But I have been led away from my subject. I should think it must be a matter of surprise to every one, as it is to me, to see the numbers of persons we do, using horses for purposes to which they are neither by their shape or make, action, or other attributes, at all fitted. For instance, a horse carrying a saddle badly from formation, and partly from the same formation being inclined to lean forwards and downward in going, may have still good knee action. In this case his propensity to lean forward is a recommendation to him for harness; it draws the carriage after him. It is a well-known fact that a carthorse, unable to move a load, will often, if a couple of men get on him and sit pretty close to his shoulders, move it directly. It is something like this with a horse leaning on the bit if ridden, and inclined (from make) to lean forward altogether. Such animal can by no possibility be pleasant to ride, but may be capital in harness, to which he should be kept. Now a horse "well on his haunches" is diametrically the reverse. He will, in a general way, be extremely pleasant to ride. But this will not be found advantageous to him in harness, but the reverse.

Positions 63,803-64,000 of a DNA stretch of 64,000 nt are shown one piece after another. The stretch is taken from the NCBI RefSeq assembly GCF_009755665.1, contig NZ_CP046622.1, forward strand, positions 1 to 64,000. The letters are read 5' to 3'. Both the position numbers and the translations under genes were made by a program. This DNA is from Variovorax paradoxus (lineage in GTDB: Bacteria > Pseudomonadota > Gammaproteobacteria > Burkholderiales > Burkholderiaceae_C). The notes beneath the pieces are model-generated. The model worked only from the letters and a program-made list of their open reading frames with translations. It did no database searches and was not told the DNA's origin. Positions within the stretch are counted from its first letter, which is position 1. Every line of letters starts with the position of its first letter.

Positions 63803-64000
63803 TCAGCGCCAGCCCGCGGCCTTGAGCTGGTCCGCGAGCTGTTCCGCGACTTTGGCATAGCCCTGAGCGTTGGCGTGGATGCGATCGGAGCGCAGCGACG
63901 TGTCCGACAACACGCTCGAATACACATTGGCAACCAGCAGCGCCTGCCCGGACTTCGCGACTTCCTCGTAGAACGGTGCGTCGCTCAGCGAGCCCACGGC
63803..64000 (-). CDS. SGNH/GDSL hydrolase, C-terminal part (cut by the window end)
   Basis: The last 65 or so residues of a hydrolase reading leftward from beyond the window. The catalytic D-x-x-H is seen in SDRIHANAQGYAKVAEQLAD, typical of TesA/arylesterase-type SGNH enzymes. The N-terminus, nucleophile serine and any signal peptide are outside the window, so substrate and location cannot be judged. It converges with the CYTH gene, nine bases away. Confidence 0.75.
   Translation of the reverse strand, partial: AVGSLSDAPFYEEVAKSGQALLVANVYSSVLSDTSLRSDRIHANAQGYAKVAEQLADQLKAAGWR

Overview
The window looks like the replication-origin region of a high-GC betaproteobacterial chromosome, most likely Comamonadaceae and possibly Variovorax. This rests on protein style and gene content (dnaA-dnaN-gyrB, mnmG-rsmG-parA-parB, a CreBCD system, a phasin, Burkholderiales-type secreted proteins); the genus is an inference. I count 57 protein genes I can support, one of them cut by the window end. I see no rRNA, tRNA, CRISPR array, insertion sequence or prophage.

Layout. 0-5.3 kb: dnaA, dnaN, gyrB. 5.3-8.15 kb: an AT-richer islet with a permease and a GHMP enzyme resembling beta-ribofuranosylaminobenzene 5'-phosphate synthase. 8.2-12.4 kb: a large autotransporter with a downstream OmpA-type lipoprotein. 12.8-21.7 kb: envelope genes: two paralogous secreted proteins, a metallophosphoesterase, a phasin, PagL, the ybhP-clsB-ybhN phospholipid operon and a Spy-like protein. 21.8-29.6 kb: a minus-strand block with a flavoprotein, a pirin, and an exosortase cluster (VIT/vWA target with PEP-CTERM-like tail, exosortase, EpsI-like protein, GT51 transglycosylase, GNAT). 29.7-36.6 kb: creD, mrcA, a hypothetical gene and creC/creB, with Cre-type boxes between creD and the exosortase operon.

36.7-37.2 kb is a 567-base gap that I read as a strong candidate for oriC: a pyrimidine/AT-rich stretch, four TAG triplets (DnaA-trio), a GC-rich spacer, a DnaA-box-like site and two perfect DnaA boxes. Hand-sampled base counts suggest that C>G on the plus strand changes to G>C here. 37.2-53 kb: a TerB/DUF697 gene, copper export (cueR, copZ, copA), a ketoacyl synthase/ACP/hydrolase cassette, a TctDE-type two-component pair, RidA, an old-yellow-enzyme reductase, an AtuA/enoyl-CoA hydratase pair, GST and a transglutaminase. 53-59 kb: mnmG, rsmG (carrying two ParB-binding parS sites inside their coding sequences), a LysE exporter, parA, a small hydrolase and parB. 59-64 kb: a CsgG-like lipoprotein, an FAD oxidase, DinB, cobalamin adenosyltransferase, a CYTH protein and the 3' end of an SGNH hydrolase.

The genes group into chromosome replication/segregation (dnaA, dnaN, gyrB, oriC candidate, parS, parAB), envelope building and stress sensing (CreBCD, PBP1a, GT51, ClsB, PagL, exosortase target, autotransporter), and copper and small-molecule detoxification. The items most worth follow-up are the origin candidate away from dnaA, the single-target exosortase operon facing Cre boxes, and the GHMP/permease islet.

The being thus thrown on his haunches would affect him something like the two men I have instanced as sitting on the carthorse's back would affect him. If, instead of sitting as much as possible on his shoulders, they were to sit close to his tail, they would thus act prejudicially, rather than otherwise, to his efforts; they would weigh down his haunches, thus inclining his foreparts to elevate themselves. This is something similar to a horse being well on his haunches, and, consequently, anything but advantageous to his draught. It used to be a universal complaint that putting horses in harness spoiled them for saddle-horses, giving them an inclination to lean forwards, as if still leaning on the collar. The objection was a correct one. In those days the roads were heavy, and if mended, were mended with loose gravel, that took a long time before it would bind and get to anything like a firm state; consequently, horses were obliged to thus lean forwards to get the load along.
Now, when coaching was in vogue, old riding-horses and hunters were constantly seen in coaches. Such horses did very well over light, flat, galloping ground; here their breed and blood told. But on hilly, heavy stages a very different animal was used and required; here a thick-shouldered, close-knit horse was necessary, one that would stick to his collar, lean to his work, and thus lug a coach up hill or through heavy ground.
Thus from what I have said I trust I have not shown, that I am so fastidious as to object to all horses that are not symmetrically made; I merely wish a horse to be so made, have such action and attributes, as fit him for the purpose for which he is intended.